Heating is the main biological effect of the electromagnetic fields of radiofrequency fields. In microwave ovens this fact is employed to warm up food. The levels of radiofrequency fields to which people are normally exposed are very much lower than those needed to produce significant heating. The heating effect of radiowaves forms the underlying basis for current guidelines. Scientists are also investigating the possibility that effects below the threshold level for body heating occur as a result of long-term exposure. To date, no adverse health effects from low level, long-term exposure to radiofrequency or power frequency fields have been confirmed, but scientists are actively continuing to research this area.
Biological effects are measurable responses to a stimulus or to a change in the environment. These changes are not necessarily harmful to your health. For example, listening to music, reading a book, eating an apple or playing tennis will produce a range of biological effects. Nevertheless, none of these activities is expected to cause health effects. The body has sophisticated mechanisms to adjust to the many and varied influences we encounter in our environment. Ongoing change forms a normal part of our lives. But, of course, the body does not possess adequate compensation mechanisms for all biological effects. Changes that are irreversible and stress the system for long periods of time may constitute a health hazard.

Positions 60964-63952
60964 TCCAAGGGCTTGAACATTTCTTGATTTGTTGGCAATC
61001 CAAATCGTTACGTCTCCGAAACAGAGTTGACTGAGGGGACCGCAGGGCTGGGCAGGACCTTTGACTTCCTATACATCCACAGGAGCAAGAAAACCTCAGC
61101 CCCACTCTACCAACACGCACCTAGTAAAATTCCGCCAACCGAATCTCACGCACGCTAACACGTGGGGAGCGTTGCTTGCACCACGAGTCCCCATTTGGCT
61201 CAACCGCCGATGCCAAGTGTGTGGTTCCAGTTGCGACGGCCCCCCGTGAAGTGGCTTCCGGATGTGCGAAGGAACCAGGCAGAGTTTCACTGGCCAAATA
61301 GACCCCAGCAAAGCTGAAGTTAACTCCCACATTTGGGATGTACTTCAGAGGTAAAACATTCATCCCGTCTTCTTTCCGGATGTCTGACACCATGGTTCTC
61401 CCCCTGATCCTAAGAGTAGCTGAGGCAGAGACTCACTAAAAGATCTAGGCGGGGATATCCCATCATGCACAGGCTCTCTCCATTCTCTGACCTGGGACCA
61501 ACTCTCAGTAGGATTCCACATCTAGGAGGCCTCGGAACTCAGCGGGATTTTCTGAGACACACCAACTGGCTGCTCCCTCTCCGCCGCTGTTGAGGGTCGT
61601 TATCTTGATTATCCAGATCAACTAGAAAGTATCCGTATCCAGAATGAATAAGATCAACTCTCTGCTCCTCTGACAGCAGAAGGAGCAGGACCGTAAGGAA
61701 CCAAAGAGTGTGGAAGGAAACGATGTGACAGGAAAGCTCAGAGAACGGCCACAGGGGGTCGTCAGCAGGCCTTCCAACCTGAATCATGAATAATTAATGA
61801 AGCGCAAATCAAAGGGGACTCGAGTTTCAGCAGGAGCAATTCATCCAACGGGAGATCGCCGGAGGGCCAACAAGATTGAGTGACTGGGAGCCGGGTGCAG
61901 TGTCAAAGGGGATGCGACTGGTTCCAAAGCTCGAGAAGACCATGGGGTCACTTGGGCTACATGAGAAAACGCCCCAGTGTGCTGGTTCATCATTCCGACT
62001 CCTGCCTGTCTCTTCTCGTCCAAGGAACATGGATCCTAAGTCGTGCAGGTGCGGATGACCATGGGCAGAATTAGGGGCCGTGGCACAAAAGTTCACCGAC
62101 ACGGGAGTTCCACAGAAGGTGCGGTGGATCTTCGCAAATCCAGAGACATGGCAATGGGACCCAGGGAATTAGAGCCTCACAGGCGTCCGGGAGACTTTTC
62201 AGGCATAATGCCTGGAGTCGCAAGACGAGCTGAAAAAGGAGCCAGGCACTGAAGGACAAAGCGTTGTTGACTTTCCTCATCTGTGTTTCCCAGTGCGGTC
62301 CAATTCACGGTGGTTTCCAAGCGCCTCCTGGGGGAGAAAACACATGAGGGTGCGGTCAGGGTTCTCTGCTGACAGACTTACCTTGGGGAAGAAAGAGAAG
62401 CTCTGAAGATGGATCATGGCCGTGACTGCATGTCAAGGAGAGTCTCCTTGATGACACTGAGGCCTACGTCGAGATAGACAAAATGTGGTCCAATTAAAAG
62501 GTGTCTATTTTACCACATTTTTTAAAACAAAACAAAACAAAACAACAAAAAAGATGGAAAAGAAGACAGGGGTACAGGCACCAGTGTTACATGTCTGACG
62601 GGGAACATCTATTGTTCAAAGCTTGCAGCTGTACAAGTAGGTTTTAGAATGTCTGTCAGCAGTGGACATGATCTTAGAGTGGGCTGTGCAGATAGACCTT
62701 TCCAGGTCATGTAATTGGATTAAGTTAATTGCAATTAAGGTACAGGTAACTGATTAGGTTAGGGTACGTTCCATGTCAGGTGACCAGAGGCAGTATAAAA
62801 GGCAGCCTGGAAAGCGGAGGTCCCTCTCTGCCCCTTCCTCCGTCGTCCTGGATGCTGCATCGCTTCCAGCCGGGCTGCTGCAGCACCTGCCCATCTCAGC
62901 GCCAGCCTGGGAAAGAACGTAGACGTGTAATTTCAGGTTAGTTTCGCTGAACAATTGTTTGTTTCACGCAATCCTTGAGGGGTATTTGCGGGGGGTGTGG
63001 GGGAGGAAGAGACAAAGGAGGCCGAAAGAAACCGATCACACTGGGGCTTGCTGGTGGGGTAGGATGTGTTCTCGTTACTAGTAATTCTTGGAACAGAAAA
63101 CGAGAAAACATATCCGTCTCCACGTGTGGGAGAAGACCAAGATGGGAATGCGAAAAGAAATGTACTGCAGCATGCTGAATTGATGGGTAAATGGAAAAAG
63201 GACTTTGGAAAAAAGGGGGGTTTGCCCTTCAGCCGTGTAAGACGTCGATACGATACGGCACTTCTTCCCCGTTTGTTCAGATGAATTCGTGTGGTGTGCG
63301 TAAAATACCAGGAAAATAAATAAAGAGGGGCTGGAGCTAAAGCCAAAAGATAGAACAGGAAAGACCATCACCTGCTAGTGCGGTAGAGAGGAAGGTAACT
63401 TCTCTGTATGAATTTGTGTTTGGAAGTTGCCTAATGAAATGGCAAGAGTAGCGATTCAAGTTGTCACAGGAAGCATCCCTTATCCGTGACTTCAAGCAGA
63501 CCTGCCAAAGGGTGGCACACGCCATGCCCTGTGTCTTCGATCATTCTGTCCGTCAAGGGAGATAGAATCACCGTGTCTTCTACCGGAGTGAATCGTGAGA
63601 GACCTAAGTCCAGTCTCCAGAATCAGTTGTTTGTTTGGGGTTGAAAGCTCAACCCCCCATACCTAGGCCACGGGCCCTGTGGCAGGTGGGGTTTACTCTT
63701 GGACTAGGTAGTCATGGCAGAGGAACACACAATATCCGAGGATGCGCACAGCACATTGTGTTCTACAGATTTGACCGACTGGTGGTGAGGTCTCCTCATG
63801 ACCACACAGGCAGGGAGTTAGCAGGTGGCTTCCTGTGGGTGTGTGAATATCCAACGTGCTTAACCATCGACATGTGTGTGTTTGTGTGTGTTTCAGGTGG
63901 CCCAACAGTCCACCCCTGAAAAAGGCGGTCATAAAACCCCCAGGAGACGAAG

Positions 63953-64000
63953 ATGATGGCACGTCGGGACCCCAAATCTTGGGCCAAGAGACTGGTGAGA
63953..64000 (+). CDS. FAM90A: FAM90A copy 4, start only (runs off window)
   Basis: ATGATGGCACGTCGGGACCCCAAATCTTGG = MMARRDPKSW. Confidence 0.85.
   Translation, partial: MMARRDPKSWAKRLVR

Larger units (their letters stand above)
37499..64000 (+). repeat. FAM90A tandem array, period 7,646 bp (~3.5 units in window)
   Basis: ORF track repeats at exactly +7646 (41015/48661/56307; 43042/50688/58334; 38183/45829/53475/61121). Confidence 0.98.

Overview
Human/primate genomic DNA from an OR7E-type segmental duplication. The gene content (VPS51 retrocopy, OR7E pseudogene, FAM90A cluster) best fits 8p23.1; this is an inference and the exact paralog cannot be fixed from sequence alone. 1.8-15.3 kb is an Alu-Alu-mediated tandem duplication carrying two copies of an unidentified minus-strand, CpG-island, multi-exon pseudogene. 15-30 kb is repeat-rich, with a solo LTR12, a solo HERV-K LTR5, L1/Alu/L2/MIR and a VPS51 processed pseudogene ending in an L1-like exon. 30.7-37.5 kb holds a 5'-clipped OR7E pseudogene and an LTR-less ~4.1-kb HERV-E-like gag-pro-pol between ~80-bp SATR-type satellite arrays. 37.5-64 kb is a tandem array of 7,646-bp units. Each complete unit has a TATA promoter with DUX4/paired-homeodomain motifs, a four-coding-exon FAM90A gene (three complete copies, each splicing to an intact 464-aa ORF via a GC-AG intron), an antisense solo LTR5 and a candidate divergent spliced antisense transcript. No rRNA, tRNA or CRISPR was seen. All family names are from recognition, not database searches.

An adverse health effect causes detectable impairment of the health of the exposed individual or of his or her offspring; a biological effect, on the other hand, may or may not result in an adverse health effect.
It is not disputed that electromagnetic fields above certain levels can trigger biological effects. Experiments with healthy volunteers indicate that short-term exposure at the levels present in the environment or in the home do not cause any apparent detrimental effects. Exposures to higher levels that might be harmful are restricted by national and international guidelines. The current debate is centred on whether long-term low level exposure can evoke biological responses and influence people's well being.